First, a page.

By Sumaiya Musa
The Nigerian Press Organisation has raised objections against the Nigerian Press Council Bill pending at the National Assembly saying it is against the Practice of journalism in Nigeria.
A public hearing on the bill is already billed to hold today, but there seems to be a consensus among the umbrella body for media owners, operators and regulators that NPC Bill has a sinister motive behind it and should be kept in abeyance.
The media stakeholders comprising the Newspaper Proprietors’ Association of Nigeria (NPAN), the Nigeria Guild of Editors(NGE) and the Nigerian Union of Journalists (NUJ), along with other media stakeholders, observed in a statement yesterday that the proposed bill is unconstitutional as it runs against the principles and tenets of the rule of law and is actually subjudice given that a case on the subject matter is still pending in the highest court of the land – the Supreme Court – in view of which the bill should not have been drafted in the first instance.
The statement said the bill is, for all intents and purposes, draconian and anti-press freedom being an amalgamation of the obnoxious Public Officers Protection Against False accusation Decree No. 4 of 1984 and the Newspapers Registration Decree 43 of 1993, both vestiges of the dark days of military rule and therefore incurably and irreparably bad, being also inconsistent with values of our democratic society.
It said that the bill seeks to criminalize journalism practise despite the fact the laws of the country already have enough provisions and avenues for seeking legal redress.
According to the statement, the bill smacks of an attempt at undue interference in the operations of the media in Nigeria as businesses registered under the relevant laws of the federation.
The bill seeks for a The Nigeria Press Council to usurp the powers of the courts by assuming extra-judicial powers, the statement said.
Other observations of the statement include:
“That the bill seeks to incapacitate the media in the exercise of the duties and obligations imposed on it by section 22 of the constitution to monitor governance and hold government accountable to the people. The section states as follows: “The press, radio, television and other agencies of the mass media shall at all times be free to uphold the fundamental objectives contained in this Chapter and uphold the responsibility and accountability of the Government to the people”.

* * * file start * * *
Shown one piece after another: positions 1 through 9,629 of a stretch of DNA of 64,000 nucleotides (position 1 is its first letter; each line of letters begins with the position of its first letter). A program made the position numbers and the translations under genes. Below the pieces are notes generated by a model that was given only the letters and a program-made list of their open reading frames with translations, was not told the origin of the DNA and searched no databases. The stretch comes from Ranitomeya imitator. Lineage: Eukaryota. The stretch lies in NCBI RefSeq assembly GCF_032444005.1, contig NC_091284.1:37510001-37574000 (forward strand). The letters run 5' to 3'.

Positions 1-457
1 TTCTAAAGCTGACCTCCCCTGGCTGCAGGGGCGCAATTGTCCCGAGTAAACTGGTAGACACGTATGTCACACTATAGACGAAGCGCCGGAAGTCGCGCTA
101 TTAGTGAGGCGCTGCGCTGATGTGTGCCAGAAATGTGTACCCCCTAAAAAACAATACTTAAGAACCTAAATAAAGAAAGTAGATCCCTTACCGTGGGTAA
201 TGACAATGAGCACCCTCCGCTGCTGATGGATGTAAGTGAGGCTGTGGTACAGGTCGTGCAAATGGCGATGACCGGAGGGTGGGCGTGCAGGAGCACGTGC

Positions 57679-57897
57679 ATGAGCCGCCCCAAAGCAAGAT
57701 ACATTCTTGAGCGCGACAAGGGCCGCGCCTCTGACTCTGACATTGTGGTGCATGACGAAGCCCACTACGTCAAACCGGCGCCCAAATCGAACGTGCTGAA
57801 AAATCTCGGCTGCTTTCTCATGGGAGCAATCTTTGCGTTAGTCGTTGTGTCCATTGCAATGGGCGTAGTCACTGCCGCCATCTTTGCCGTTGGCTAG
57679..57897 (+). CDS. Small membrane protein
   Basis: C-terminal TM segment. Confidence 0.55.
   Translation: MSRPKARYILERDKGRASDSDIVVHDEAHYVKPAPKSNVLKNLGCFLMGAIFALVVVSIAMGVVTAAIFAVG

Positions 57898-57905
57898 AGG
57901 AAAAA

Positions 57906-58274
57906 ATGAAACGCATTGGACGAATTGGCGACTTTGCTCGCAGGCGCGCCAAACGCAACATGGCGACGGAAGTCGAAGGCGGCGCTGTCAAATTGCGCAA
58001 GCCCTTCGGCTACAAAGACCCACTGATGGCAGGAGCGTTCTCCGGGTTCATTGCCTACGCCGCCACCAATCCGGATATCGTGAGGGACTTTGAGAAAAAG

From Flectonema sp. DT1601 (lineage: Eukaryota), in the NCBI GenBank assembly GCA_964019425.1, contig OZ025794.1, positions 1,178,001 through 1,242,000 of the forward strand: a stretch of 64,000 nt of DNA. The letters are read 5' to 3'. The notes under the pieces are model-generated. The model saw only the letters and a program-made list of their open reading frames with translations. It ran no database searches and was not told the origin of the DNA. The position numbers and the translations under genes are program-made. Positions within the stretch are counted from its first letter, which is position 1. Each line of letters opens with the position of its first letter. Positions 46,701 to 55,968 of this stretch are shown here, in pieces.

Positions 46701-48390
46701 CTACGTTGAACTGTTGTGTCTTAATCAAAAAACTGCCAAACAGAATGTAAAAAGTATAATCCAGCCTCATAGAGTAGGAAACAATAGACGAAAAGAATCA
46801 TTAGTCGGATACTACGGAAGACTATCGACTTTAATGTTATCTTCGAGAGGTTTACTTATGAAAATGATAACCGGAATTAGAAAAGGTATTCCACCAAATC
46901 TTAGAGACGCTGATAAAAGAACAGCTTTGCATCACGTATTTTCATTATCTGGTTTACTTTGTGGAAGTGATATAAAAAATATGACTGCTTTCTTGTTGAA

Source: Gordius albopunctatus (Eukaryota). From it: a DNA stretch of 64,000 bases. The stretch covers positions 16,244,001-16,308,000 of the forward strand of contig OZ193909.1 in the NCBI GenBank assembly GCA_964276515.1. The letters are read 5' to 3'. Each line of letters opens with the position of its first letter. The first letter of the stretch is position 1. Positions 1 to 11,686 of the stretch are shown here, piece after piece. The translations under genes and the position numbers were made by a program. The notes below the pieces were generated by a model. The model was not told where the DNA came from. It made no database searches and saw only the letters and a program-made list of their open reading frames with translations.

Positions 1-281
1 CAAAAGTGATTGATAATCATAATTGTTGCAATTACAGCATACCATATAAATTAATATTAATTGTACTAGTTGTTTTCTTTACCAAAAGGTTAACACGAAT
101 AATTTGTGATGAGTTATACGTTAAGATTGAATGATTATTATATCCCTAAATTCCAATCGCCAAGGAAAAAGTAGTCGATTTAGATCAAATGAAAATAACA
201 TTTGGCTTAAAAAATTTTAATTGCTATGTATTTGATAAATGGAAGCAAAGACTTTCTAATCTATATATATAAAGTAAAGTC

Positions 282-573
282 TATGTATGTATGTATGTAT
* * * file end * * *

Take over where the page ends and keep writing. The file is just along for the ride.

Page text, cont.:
“That the bill violates the provisions of section 39 of the 1999 constitution (as amended) sections 1 and 2 of which state as follows:
“(1) Every person shall be entitled to freedom of expression, including freedom to hold opinions and to receive and impart ideas and information without interference.
(2) Without prejudice to the generality of subsection (1) of this section, every person shall be entitled to own, establish and operate any medium for the dissemination of information, ideas and opinions”
“At the same time it also violates Article 9 of the African Charter on Human and Peoples’ Rights (Ratification and Enforcement Act) No. 2 of 1983 to which Nigeria is a signatory and which is now part of the country’s laws.
“That the bill through some of its other obnoxious provisions seeks to indoctrinate Nigerians, THROUGH THE USE AND MISUSE of curricula in training of journalists and usurp the powers of the regulatory bodies in the educational sector affecting media training especially the National Universities Commission and the National Board for Technical Education.
“That the bill seeks to create the impression that the Nigerian media community does not take the issues of ethics and self regulation seriously whereas it is a well known fact that the mechanisms actually exist including the Code of Conduct of Journalists in Nigeria, the Ethics Committees of the NUJ and NGE and the recently launched Nigerian Media Code of Election Coverage endorsed by media stakeholders.
The NPO consequently makes the following demands:
“That the bill should be dropped forthwith until the determination of a similar case in the Supreme Court of Nigeria.
“That the Nigerian Senate should borrow from best practices in other jurisdictions that has expressly provided for and guaranteed press freedom without any form of government interference.
“That the Senate and indeed The National Assembly should enable the media in the exercise of its constitutional obligations as spelt out in section 22 by passing laws that will promote transparency, accountability and open government such as mandatory delivery of the State of the Nation address by the President and State of The State Address by Governors on specified days of the year; ensuring by law, Presidential and Governorship Election Debates before elections; complete transparency in election funding including public declaration of sources of election finance by all candidates and political parties and ensuring the integrity of our electoral process, etc, etc.”